SLINGER — A fire destroyed a Washington County couple's newly remodeled home, but they turned their loss into another's gain.
"I will tell you the thought of redesigning an entire house is extremely overwhelming, along with all the other things you have going on in a situation like this, so I thought, 'Well, what about an intern?' " said Jen Ray.
The couple moved into their Slinger home in 2012. They put the finishing touches on the house in December 2018.
"Took my time, but I did every single room in the house over," said Ray.
In February, Ray was on the other side of the world when she learned her home was on fire.
"I saw our address on Facebook that our house was on fire," said Ray.
The home likely caught fire from a light fixture that sparked. It was a slow burn that lasted about seven to 10 hours. Ray said every room in their home reached about 1,000 degrees.
Nothing was salvageable.
"It was like it was someone else's home. They were still my things, but they didn't look like my things," said Ray.
Ray knew right away she wanted to rebuild, but she also wanted help. That's when she reached out to local colleges.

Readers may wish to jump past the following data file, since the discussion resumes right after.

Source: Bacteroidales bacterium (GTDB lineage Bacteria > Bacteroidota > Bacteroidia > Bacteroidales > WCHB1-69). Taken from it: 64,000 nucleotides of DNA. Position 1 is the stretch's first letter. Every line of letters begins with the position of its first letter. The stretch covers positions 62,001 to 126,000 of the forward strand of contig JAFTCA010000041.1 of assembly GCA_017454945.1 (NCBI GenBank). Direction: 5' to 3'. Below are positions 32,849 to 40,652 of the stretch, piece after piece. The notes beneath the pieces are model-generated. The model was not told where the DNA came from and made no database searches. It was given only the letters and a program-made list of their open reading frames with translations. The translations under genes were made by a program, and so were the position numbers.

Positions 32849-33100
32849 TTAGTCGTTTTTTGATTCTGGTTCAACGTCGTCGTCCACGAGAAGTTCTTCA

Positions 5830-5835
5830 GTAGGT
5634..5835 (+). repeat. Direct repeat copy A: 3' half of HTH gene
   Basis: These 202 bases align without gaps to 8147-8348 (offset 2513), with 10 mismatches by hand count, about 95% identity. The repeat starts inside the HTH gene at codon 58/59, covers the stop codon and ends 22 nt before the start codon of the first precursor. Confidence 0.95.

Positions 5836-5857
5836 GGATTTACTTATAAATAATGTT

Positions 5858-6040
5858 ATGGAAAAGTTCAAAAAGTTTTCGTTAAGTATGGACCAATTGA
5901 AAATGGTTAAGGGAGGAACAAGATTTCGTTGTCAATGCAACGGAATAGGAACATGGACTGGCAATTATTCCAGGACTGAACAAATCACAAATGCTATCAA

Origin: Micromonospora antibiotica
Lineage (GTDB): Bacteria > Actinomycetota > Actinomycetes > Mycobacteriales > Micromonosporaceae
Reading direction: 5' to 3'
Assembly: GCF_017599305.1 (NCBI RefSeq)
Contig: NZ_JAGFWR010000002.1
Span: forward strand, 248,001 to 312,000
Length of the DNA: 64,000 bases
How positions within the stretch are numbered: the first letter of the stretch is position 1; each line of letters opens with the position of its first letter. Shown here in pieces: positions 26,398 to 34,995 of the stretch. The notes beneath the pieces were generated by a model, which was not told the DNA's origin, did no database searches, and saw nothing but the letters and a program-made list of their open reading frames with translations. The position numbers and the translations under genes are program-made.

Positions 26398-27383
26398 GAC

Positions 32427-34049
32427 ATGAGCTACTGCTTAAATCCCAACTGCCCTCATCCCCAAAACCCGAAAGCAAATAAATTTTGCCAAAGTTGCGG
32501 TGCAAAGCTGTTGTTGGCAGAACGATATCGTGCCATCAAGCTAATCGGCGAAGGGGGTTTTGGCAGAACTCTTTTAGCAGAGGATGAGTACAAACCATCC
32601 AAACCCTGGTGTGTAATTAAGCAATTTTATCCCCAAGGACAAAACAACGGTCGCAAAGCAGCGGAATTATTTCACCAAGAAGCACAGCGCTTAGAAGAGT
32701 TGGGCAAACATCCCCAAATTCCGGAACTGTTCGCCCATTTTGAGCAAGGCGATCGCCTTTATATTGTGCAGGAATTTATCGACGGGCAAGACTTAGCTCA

"I was really looking for assistance in helping me get those decisions done and not dragging it out," said Ray.
Elena Runge, a Concordia University interior architecture and design student, jumped at the opportunity.
"I was really nervous at first, but I was like, 'OK, let's do it.' I'm going to make this the best learning experience I can," said Runge.
She used more than her design skills.
"It was such a tragic thing that happened, and so reaching out and being like, 'Hey, I'm here for you,' I think that took a little bit of a burden off of them," said Runge. "Just making it easy for them 'cause they already had everything that they wanted in their house, and so I'm trying to bring that back but also bring a new flair onto it."
Runge is trying to make the experience as easy as possible for Ray.
"I think it's pretty valuable to have someone else come in and help you make those decisions 'cause you do.' I mean, it's trauma and you don't always know what the best decision is," said Ray.
The partnership is allowing both to grow in their own way.
"I just have to keep reminding myself to move forward," said Ray.
The Rays hope to be in their home by summer.
"I get so much gratitude and just like a sense of excitement that this is something that's going to be a part of my life forever," said Runge.
Runge is getting school credit for her internship.
To learn more about Concordia's program, visit its website.